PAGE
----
I got motivated to “do one thing at a time” by that unpleasant feeling of scattered focus: of being pulled in lots of directions at once, trying to do them all at once, and getting nowhere on any of them. Maybe if I did one thing at a time, I would return to that pleasant and productive state of focus that I love so much.
Practically every time I sat down, I would find myself doing multiple things: reading stuff in a web browser, writing email, writing a program, writing a different program, etc., hopping between them every few seconds. This gets really unpleasant really fast, and of course it doesn’t get much work done.
Here are some things I did, to get myself working on one thing at a time. They all worked:
- Close all the windows on my computer (or reboot!). Now open just one window, for the one thing I want to do. Ahhh, so much better.
- Pair programming. The need to constantly coordinate with another person forces you to define one tiny task at a time, or you’ll get too far out of sync. Pair programming leads fairly effortlessly into that methodical, slow-and-steady-wins-the-race style of work. Two hares become one tortoise when they pair.
- One-hour check-ins. I and a friend call each other once an hour. We spend a few minutes helping each other brainstorm for a tiny goal to complete by the next hour. I usually pick a goal that I can finish in 5 minutes. Sometimes 30 seconds. That short bit of focus, combined with the rule that I can guiltlessly goof off for the other 55 minutes, is usually enough to give me momentum to have a productive, focused hour.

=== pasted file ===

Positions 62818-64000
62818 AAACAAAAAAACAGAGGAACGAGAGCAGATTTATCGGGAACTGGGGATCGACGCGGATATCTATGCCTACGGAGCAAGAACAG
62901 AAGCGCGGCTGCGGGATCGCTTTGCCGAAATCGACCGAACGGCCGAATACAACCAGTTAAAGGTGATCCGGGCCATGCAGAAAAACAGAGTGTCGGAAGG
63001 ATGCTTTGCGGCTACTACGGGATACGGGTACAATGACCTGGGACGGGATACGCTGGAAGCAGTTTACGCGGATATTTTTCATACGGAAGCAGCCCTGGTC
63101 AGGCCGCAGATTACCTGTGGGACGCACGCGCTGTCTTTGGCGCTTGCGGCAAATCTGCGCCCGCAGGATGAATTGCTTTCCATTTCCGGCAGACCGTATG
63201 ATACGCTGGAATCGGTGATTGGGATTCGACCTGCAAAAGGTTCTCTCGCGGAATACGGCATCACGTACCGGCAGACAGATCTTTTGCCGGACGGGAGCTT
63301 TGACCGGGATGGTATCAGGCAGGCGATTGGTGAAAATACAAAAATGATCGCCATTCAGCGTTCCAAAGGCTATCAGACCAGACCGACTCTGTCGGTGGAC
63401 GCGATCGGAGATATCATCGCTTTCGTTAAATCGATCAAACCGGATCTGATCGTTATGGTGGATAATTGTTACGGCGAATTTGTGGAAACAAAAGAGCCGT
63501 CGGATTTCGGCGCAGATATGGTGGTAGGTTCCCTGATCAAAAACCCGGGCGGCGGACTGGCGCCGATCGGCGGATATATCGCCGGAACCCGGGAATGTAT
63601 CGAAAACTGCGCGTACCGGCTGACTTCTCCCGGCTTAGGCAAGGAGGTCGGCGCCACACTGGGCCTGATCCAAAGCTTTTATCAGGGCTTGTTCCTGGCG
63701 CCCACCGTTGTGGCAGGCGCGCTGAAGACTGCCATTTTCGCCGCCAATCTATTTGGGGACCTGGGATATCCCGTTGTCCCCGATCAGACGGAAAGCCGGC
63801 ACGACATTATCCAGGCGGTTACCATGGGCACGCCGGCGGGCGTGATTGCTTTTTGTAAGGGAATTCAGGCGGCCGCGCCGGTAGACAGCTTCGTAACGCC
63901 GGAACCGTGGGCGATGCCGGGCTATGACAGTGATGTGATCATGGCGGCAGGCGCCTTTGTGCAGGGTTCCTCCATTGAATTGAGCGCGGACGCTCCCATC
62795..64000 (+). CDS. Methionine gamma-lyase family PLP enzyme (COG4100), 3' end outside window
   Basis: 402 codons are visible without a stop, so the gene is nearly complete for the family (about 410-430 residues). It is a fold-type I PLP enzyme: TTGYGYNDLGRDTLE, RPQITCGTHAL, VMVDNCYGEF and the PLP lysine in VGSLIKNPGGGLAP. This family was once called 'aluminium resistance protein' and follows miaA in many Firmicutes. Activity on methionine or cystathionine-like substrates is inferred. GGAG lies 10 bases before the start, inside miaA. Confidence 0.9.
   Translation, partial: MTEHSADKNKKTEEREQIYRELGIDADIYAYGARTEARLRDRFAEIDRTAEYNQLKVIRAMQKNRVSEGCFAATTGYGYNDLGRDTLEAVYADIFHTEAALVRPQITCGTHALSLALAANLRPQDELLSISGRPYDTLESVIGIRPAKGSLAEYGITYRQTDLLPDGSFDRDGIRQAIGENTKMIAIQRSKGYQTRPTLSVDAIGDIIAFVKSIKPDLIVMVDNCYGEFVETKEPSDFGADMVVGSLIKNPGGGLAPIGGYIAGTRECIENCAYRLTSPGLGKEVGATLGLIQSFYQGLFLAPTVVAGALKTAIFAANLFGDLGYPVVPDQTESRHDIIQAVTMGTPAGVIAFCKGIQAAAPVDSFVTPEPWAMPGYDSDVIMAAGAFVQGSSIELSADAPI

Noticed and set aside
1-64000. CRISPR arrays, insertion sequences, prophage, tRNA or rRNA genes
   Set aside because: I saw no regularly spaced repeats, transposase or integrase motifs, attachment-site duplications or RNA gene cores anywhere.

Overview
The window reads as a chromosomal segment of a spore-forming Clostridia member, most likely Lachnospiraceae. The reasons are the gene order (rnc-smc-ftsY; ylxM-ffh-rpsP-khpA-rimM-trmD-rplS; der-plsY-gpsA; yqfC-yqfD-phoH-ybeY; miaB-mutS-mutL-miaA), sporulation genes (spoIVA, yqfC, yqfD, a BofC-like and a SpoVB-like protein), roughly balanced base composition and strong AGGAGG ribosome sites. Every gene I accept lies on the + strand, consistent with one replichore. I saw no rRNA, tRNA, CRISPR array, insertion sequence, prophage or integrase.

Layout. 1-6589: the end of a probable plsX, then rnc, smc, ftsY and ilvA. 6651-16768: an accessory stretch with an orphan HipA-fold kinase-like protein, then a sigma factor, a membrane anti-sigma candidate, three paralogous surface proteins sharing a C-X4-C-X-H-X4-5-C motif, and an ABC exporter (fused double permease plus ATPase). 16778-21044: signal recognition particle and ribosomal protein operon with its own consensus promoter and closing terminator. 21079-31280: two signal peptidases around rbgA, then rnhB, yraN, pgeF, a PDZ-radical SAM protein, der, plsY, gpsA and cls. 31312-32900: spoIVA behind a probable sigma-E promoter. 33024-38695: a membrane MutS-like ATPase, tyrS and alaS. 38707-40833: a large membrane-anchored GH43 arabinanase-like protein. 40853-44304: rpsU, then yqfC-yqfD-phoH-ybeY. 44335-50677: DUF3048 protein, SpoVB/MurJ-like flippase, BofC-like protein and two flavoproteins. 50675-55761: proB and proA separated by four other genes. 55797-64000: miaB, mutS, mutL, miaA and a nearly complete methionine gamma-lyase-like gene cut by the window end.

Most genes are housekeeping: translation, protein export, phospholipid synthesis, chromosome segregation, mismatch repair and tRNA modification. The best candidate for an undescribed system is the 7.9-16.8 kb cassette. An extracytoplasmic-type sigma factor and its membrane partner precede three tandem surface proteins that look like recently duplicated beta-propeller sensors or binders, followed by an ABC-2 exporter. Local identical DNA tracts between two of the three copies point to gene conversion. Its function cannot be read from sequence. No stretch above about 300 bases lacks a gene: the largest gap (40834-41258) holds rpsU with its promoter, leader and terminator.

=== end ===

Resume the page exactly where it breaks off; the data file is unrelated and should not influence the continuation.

Despite these successes, I am marking this goal Not Worth It.
I would not have chosen this goal if I naturally worked methodically and did things step by step. The above techniques really worked, but after a while, I found myself in an even more-frazzled state than before. I found myself unable to think, desperately needing some “down time” or “vege-out time”. This new frazzlement felt horrible, like some weird coma where my mind can no longer even control my thoughts, like my mind was eclipsed by this retarded, goal-churning idiot.
Lesson learned I am not a methodical person. Looking back on times when I was happily focused, I was working on “one thing”, but it also involved lots of hopping around. For example, I wrote programs by working simultaneously on many little pieces, adding little bits here and there, keeping many mental threads alive simultaneously. I also wrote papers and manuals (and a book) this way: not by chugging through a list systematically, but by having a phrase or sentence pop into mind, a vague idea, and writing the whole piece out of sequence, adding little bits here and there, occasionally getting inspired and blasting out a huge bunch of text. But not in sequence, and not in neat little work units.
My style is to work in an “organic” way: to weave many things together simultaneously so they form a whole. While I can usefully oppose it in short bursts, I think I’m much wiser to work all-out in my natural style and just accept the problems it creates (mostly due to its unpredictability). I had even worse problems with schedule and punctuality when I was being disciplined and organized than when I was working “organically”.